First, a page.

Our losing battle with dengue

Recently a celebrity comedian succumbed to dengue. Despite our very best efforts, dengue appears to be kicking our butts. With all the numerous campaigns about dengue coupled with public health measures, the number of dengue deaths remains very high. Where has it gone wrong or is this purely a case of natural selection? What else can we do to curb this dengue scourge?

I think the awareness of dengue needs to be heightened to the level achieved by H1N1. There still appears to be a relative malaise surrounding aedes mosquito breeding site eradication. Rapid urbanization has resulted in city dwellers absolving responsibility for their surrounding cleanliness. It is often left to the over burdened city hall services. Gotong royong campaigns are now a rarity.

Monitoring of construction sites, which are mushrooming around the city, is poor. They are often not held to high standards of construction ethics. From proper drainage to waste disposal, construction areas are a mecca for mosquitoes.

Property developers should also be held responsible in ensuring that their designs are technologically advanced and ecologically friendly. From sewers to drains, innovative designs to minimise stagnation should be greatly encouraged. Even low cost ventures should never be exempted from this exercise.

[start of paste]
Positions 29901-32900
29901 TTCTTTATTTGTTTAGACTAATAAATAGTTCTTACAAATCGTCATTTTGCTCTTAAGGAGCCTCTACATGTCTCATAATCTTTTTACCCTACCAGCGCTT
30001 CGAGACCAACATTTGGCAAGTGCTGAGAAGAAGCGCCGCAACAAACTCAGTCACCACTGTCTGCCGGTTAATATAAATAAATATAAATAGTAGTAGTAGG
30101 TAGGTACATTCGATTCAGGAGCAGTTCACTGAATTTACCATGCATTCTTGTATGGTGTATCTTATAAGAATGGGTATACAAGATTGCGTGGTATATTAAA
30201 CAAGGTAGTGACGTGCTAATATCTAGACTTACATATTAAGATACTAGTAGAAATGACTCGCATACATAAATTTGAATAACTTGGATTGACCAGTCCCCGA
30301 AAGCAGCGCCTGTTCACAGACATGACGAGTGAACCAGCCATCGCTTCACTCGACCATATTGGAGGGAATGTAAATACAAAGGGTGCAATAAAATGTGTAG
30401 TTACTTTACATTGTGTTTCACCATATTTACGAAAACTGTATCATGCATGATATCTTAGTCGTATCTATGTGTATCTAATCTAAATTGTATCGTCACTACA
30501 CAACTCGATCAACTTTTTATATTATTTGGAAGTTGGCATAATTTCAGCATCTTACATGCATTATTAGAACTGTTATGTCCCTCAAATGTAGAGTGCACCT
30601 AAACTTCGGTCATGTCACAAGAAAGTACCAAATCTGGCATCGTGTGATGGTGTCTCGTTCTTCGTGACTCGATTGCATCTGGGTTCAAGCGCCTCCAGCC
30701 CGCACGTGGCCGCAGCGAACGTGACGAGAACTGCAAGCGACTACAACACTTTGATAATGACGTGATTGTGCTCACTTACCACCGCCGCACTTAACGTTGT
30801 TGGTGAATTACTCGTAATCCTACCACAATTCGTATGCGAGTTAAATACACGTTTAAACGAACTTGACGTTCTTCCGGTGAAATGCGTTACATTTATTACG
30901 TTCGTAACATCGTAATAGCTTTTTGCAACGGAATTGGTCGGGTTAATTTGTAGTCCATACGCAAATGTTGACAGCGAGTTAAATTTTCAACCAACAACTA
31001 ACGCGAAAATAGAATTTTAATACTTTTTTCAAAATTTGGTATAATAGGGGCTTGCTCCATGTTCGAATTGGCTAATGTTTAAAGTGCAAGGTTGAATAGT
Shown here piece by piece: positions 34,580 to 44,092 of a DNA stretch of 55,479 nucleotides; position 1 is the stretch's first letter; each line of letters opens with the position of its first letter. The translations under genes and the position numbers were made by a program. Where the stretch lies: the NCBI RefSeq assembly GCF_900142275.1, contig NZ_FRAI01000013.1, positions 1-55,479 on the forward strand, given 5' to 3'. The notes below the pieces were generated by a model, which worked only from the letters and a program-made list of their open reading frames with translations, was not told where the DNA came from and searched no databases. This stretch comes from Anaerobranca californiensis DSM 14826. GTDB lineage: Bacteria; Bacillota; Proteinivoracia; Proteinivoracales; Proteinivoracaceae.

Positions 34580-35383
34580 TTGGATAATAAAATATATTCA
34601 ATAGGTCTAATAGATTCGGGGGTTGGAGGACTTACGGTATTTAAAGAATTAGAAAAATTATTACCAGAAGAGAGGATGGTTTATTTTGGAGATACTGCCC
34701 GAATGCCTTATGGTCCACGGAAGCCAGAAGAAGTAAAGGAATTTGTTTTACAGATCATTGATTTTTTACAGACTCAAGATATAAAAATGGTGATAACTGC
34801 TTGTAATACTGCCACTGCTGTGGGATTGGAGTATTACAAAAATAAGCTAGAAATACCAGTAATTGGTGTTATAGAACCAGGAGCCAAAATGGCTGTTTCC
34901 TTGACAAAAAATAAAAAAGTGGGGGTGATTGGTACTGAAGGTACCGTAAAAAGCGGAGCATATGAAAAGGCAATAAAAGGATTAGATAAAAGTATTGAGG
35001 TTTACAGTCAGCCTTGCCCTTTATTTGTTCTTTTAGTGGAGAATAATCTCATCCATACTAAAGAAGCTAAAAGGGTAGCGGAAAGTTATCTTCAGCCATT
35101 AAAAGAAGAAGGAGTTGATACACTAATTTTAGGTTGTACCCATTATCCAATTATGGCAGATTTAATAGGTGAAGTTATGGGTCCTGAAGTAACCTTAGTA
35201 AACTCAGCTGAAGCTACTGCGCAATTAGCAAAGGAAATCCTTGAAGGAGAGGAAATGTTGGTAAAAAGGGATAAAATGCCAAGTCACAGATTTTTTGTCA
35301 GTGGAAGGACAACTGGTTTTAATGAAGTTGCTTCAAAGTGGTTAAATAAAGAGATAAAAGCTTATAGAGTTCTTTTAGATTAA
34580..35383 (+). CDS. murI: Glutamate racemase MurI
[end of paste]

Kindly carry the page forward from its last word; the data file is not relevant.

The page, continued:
Entomology experts need to be called in to study in greater detail about the life cycle and genetics of Aedes mosquitoes. Conventional insecticides have failed miserably and is hardly environmentally friendly. We need new weaponry to fight the unrelenting multiplication of Aedes mosquitoes.

Ultimately, an effective vaccine is probably going to be the single most effective weapon in fighting dengue. Funding into researching a vaccine for dengue can be made a priority for Malaysian academic institutions. There are several vaccine trials in progress at this moment and we could be seeing its introduction in the next 5 years.

I believe that if we are to eradicate dengue, only mass vaccination of the population is the answer. Until then, dengue deaths appear to be an inevitable trend.

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